Up-and-coming composer Ralph is visiting Edmund Greenslay at his riverside home in Putney to discuss a collaboration. Through the houses's colourful rooms and unruly gardens flits nine year old Daphne - dark, teasing, slippery as mercury, more sprite than boy or girl. From the moment their worlds collide, Ralph is consumed by an obsession to make Daphne his.
would be enough to put me off.
Yet by the end of my lunch hour, I had devoured several chapters and couldn't wait to read more! It was exactly as Fiona Melrose said on the back cover, 'you will be seduced, regret the seduction, swap sides, feel complicit, question yourself and the characters...yet never feel manipulated.'
I'm not going to give too much away, except to say that Putney ended up being quite a roller-coaster ride or outrage, disgust and confusion.
It's fairly easy to imagine the why's and wherefore's of my outrage and disgust, but the confusion is harder to pin down.
Part of the success of the Zinovieff's story is when she reveals how maturity, experience and knowledge can change our perspective on the things that happened to us as children. I've always enjoyed stories that explore the fallibility of our memories and the power of the stories we tell ourselves, regardless of how factual they are. Putney gives us this in spades. But it adds to the confusion. Whose memories do we trust?
I was also somewhat confused about the purpose the story. What do we actually learn from Daphne's 'emotional archaeology'?
Is it justice versus mercy?
Forgiveness versus revenge?
Hope versus despair?
Big themes indeed!
Even though the sections towards the end, on modern day Greece and the refugee and economic crisis, felt like a bit of an add-on, I still found them intriguing. Perhaps they served to remind us of even bigger injustices and even more wide-scale despair than this personal tale of three voices?
Or maybe Zinovieff was highlighting the Greek tragedy elements at play in her story?
It's hard to see Ralph as a tragic hero, essentially good and admirable, but we do feel some confused pity and fear for him (thanks to our early knowledge of his impending death) as his fatal flaws are revealed. Ralph's hubris and transgression of a moral law are the driving force of the story.
Our characters visit Thebes (which link the story to Oedipus' flawed humanity and the idea of free-will versus destiny) as well as Pelion (the home of Achilles and again the idea of a fatal weakness with the possibility of homosexual love).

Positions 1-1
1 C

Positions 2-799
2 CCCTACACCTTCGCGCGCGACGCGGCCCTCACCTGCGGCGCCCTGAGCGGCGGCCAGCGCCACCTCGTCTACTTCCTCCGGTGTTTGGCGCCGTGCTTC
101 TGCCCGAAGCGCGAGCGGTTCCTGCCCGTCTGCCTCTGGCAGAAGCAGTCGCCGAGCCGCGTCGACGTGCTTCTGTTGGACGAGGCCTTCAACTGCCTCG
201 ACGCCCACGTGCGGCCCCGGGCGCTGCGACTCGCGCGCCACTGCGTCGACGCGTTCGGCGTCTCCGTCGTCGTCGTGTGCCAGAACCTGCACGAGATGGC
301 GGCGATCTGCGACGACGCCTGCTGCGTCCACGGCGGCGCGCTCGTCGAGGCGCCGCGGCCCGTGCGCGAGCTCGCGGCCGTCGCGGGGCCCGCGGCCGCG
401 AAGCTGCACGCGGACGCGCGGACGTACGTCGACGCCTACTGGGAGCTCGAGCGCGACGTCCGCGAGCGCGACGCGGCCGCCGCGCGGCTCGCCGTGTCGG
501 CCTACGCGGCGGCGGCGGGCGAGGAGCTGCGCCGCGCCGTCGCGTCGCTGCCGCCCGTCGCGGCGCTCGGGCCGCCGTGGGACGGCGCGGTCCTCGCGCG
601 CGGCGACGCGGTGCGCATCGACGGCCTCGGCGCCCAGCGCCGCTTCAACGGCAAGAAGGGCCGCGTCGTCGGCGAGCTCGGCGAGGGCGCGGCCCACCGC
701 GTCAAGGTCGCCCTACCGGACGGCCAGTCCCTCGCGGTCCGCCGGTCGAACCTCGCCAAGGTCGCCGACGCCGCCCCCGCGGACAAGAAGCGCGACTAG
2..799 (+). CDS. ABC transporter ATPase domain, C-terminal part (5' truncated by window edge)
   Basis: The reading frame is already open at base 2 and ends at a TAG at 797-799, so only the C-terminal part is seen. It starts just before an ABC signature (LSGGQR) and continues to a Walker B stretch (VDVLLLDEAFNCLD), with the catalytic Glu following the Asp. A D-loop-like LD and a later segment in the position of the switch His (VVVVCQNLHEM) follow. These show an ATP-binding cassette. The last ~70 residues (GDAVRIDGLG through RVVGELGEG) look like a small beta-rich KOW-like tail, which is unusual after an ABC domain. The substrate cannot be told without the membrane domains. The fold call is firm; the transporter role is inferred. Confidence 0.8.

Jane, Daphne's best friend, is not only the witness, the chorus and the Fury, but she is also the nemesis wreaking vengeance throughout the story.
Ralph finally experiences anagnorisis (doomed comprehension & insight) while Daphne gets to enjoy a sense of catharsis (emotional cleansing) at the end.
Without realising I was doing it, I may have written myself into Zinovieff's raison d'être. After a quick google refresh of my high school Ancient Greek class, it now seems so obvious to me that everything about Putney is a Greek tragedy. I wish I had worked this out earlier, but it does explain the lasting impact and power of the story. And I am now even more impressed at Zinovieff's very modern, masterful and subtle handling of a very ancient tale.
It's also why I love blogging about the books I read, for these moments of connection, deeper understanding and revelation! It was Pelion that did it. The book I was reading, but had left at home, the fateful day I picked up Putney, was The Song of Achilles by Madeline Miller. I was struck by the coincidence of reading two books at the same time that refer to the same small town in Greece.
Putney wont be for everyone. Grooming and child sexual abuse are not easy topics to recommend. But here I go telling you just how extraordinary Putney is anyway, and if this is not a trigger topic for you, then please don't be put off by the idea of a story about paedophilia. It's worth the ride. It's certainly a book you won't forget in a hurry.